toSaturday, July 25, 2020
Hello, my chuckaboos. I’m glad you could come back to my sanctuary. Yes, this blog is my sanctuary. I am the gatekeeper of this place. It’s a safe haven not just for you, but for me too. It’s safe from vitriol, religion, politics, and negativity. Remember that.
Random Reader Things. It gives me great pleasure when someone thinks about my stories after they’ve left my blog. Last week, GP Cox did that and made a comment at his own blog, mentioning a Clockwork Horse. I was captivated by the thought, and it changed what I had in mind. That became my random thing for this short episode.
When we stopped last time, with Agate and Victor fussing over Émeraude, after her ordeal. You know what a matchmaker the Cook is, especially where Émeraude and Victor are concerned. We’d best not leave her with our filly and foal for too long. She might get out of control.
The Delta Pearl
Chapter 42 — Prance
Victor jumped up in dismay. He tried to run the door, but Agate was in his way. The young inventor gave a groan when the thump-thump-thud sounded at the door again.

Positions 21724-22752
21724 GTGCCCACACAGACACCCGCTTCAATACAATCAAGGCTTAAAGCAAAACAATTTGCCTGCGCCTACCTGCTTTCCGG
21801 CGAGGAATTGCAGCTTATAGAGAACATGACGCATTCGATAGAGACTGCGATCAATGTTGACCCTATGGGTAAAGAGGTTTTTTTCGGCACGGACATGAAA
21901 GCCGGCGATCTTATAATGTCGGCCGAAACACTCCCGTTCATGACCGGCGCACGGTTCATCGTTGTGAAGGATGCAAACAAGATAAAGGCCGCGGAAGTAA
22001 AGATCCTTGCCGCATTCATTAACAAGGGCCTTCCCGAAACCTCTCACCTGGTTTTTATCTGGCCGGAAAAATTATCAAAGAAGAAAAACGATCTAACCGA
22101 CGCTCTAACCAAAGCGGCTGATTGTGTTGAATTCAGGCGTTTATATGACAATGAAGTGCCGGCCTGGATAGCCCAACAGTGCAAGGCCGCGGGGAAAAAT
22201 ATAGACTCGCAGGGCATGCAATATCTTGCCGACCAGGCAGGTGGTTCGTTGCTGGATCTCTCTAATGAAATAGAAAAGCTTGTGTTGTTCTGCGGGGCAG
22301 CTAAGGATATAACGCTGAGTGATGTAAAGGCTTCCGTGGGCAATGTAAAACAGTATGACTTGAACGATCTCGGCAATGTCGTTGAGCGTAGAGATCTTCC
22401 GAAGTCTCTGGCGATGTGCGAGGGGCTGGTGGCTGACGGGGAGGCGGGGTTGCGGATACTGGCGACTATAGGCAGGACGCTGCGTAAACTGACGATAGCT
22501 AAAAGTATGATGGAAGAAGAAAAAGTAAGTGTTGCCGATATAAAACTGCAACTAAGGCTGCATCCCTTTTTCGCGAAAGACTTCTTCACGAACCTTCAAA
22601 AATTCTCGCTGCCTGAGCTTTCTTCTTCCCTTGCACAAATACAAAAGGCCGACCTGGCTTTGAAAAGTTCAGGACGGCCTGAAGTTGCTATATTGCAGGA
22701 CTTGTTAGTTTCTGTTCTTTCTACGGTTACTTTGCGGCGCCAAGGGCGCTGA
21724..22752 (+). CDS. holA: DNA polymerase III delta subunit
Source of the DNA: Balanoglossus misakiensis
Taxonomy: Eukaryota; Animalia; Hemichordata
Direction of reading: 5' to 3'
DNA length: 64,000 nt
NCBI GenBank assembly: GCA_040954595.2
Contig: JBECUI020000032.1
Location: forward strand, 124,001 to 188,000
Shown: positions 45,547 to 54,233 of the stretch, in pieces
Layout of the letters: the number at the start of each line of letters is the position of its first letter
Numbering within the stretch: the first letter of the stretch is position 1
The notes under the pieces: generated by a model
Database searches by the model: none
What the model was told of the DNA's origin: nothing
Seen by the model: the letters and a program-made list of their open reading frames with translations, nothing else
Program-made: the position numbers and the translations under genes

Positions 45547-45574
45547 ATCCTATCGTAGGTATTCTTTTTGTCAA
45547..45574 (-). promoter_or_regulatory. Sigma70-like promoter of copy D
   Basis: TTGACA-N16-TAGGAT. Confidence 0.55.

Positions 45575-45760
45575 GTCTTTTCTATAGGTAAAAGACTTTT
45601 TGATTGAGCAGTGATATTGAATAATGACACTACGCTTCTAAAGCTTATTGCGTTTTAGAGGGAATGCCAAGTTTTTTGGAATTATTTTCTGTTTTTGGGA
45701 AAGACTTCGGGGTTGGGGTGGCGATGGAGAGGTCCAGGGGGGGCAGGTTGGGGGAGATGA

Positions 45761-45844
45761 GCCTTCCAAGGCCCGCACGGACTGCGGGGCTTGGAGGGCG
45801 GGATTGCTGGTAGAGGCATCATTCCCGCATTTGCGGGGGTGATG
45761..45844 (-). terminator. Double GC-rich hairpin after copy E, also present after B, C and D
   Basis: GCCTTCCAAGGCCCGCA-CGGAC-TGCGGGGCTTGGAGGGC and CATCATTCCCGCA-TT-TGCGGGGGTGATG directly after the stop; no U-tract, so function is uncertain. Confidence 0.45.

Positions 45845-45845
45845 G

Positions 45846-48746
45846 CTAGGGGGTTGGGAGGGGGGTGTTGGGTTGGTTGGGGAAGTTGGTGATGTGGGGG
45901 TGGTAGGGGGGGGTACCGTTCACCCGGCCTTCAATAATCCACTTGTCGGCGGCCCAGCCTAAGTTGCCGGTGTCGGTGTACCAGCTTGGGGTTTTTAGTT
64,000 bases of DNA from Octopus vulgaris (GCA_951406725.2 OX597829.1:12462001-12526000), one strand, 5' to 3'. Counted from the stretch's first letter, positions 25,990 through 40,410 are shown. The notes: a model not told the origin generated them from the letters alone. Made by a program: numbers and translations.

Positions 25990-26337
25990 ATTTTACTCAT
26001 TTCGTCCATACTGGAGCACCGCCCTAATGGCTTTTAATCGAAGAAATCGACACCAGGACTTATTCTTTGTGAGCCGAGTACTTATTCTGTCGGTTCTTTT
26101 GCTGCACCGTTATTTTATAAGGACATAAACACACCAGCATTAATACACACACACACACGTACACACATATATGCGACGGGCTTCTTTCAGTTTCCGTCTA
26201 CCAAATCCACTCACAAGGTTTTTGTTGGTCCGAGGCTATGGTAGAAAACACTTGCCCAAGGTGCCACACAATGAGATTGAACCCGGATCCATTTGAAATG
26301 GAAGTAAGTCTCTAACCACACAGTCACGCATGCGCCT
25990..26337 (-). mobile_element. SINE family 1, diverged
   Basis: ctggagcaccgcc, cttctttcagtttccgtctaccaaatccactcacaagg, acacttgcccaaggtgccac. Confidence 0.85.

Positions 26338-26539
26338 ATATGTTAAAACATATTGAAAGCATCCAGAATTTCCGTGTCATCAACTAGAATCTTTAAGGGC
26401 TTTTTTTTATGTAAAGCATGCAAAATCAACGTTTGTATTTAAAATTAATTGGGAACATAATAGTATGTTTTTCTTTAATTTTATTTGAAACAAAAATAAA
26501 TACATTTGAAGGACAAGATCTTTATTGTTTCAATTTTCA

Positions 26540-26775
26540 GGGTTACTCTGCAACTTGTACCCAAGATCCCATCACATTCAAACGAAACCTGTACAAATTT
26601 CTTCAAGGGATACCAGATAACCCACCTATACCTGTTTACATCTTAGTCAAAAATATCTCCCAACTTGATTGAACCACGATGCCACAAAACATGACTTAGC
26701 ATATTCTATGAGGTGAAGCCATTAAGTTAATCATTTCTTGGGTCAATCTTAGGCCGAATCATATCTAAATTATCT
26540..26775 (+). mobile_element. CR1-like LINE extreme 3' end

“It’s gotten loose again,” he muttered just as the cabin door banged open.
The Cook began to coo all sorts of pleased, encouraging sounds. I couldn’t see around her, so I started to get out of bed. Agate gave a sharp glance over her shoulder at me. I swear the woman had eyes in the back of her head. I leaned back against the pillows.
Light clumping sounds reached my ears. The way Victor and Agate moved and bent and spoke reminded me of people with a frisking puppy. Victor’s movements showed that he was still distressed. He had been trying to hide something, I was sure of it.
“And look at Amethyst here on top of the wee barra! Careful there, spider. He’s quite a bampot. You’ll land on your little purple bahoochie!” Agate warned.
The Cook gave a surprised yelp as the clockwork spider suddenly hopped to her head, and from there pounced to my bed. I still couldn’t see what was happening. Although I gathered that whatever it was had been the source of the thump-thump-thud sound I had heard several times of late.
Amethyst looked back at Agate when the woman squealed. My spider chirped a trio of high-pitched clicks, which was her way of laughing.
The amethyst on her back glittered in the lamplight as she scampered up to my shoulder. Her legs stretched so she could whisper in my ear.
“Automaton,” Amethyst hissed, and I sat up straighter.
“I had wanted it to be a surprise for your birthday,” Victor began. “No matter what I do, I still can’t get the mechanisms to work properly. He has too many problems for me to give him to you. But this is Cal.”
My mouth opened in wordless wonder when Victor and Agate stepped aside. Brass hooves pranced toward me. It was a clockwork horse. He was about a foot tall, with a mauve gemstone making the “blaze” at his nose, and covering the larger gears that would be the horse’s muscles.